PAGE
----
Combined anticoagulation and antiplatelet therapy for high-risk patients with atrial fibrillation: a systematic review

Authors: Lane D, Raichand S, Moore D, Connock M, Fry-Smith A, Fitzmaurice D

Journal: Health Technology Assessment Volume: 17 Issue: 30

Publication date: July 2013

DOI: 10.3310/hta17300

Citation:

Lane D, Raichand S, Moore D, Connock M, Fry-Smith A, Fitzmaurice D.Combined anticoagulation and antiplatelet therapy for high-risk patients with atrial fibrillation: a systematic review. Health Technol Assess 2013;17(30)


Download: Citation (for this publication as a .ris file) (456 Bytes)


Journal issues* can be purchased by completing the form.


The cost of reports varies according to number of pages and postage address. The minimum cost for a copy sent to a UK address is £30.00. We will contact you on receipt of your completed form to advise you of actual cost. If you have any queries, please contact nihredit@southampton.ac.uk.


*We regret that unfortunately we are unable to supply bound print copies of Health Technology Assessment published before issue 12:31. However, PDFs are available to print from the "Downloads" tab of the issue page.

Responses

No responses have been published. If you would like to submit a response to this publication, please do so using the form below.

Comments submitted to the NIHR Journals Library are electronic letters to the editor. They enable our readers to debate issues raised in research reports published in the Journals Library. We aim to post within 2 working days all responses that contribute substantially to the topic investigated, as determined by the Editors.

Your name and affiliations will be published with your comment.

Once published, you will not have the right to remove or edit your response. The Editors may add, remove, or edit comments at their absolute discretion.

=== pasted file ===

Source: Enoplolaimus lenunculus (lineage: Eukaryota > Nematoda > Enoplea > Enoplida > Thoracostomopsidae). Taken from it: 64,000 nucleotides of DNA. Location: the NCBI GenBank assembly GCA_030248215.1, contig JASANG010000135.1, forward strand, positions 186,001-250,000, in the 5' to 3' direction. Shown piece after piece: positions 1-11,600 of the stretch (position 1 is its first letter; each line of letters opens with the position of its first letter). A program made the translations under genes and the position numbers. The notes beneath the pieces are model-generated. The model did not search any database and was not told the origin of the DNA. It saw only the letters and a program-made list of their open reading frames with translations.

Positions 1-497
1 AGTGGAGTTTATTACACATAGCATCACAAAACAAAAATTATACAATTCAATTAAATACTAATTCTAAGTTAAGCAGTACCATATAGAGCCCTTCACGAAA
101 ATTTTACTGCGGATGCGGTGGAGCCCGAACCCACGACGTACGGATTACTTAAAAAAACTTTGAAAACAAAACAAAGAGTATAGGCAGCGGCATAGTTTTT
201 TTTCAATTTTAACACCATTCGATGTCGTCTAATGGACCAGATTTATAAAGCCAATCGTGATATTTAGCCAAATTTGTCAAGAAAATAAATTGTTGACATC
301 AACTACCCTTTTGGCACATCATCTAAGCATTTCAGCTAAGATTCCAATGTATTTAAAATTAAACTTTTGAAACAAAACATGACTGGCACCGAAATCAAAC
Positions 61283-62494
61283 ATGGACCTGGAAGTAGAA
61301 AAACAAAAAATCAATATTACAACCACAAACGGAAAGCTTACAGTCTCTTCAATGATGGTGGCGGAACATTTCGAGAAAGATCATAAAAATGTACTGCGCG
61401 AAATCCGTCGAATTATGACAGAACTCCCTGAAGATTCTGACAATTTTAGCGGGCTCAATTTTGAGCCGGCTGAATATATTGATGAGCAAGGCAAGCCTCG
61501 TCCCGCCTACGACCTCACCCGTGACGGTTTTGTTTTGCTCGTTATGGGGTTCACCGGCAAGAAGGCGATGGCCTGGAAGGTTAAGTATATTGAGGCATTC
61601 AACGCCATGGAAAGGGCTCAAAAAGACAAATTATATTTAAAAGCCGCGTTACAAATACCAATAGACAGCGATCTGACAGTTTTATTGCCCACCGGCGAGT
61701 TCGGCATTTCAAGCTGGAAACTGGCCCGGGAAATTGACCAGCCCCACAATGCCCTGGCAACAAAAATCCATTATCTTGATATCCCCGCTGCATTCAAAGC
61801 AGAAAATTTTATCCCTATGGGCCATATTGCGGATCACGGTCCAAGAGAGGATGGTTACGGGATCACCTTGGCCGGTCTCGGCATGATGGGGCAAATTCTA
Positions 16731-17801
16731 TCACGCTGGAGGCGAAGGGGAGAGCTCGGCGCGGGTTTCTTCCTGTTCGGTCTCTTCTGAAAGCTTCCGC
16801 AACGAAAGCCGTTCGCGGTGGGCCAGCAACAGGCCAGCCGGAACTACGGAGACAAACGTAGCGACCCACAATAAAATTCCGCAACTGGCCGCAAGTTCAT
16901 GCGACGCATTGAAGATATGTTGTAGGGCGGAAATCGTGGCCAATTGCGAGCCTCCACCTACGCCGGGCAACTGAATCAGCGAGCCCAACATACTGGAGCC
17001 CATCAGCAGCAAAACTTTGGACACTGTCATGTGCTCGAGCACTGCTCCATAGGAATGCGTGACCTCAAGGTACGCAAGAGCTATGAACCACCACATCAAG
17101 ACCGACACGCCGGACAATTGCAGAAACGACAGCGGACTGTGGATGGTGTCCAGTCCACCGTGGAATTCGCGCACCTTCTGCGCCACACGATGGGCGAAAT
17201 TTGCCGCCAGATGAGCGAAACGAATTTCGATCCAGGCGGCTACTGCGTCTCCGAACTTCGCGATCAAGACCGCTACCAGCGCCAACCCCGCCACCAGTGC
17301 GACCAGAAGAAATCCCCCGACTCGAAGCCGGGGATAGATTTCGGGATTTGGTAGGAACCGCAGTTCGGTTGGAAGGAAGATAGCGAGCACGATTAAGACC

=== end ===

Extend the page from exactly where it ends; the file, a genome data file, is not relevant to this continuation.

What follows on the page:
Post your response

Surname

Forename

Middle Initial

Occupation / Job title

Affiliation / Employer

Email

Address

Other authors

For example, if you are responding as a team or group. Please ensure you include full names and separate these using commas

Statement of competing interests

We believe that readers should be aware of any competing interests (conflicts of interest).

The International Committee of Medical Journal Editors (ICMJE) define competing interests as including: financial relationships with industry (for example through employment, consultancies, stock, ownership, honoraria, and expert testimony), either directly or through immediate family; personal relationships; academic competition; and intellectual passion.

If yes, provide details below:

Enter response title

Enter response message

Enter CAPTCHA

Security key

Regenerate security key

By submitting your response, you are stating that you agree to the terms & conditions

The online version of this issue is currently unavailable.
The PDF version is available from the downloads section of this page.

Abstract

Background

Previous research suggests uncertainty whether or not there is any additional benefit in adding antiplatelet therapy (APT) to anticoagulation therapy (ACT) in patients with high-risk atrial fibrillation (AF) in terms of reduction in vascular events, including stroke. The existing guidelines acknowledge an increased risk of bleeding associated with such a strategy; however, there is no consensus on the treatment pathway.

Objectives

To determine, by undertaking a systematic review, if the addition of APT to ACT is beneficial compared with ACT alone in patients with AF who are considered to be at high risk of thromboembolic events (TEs).

Data sources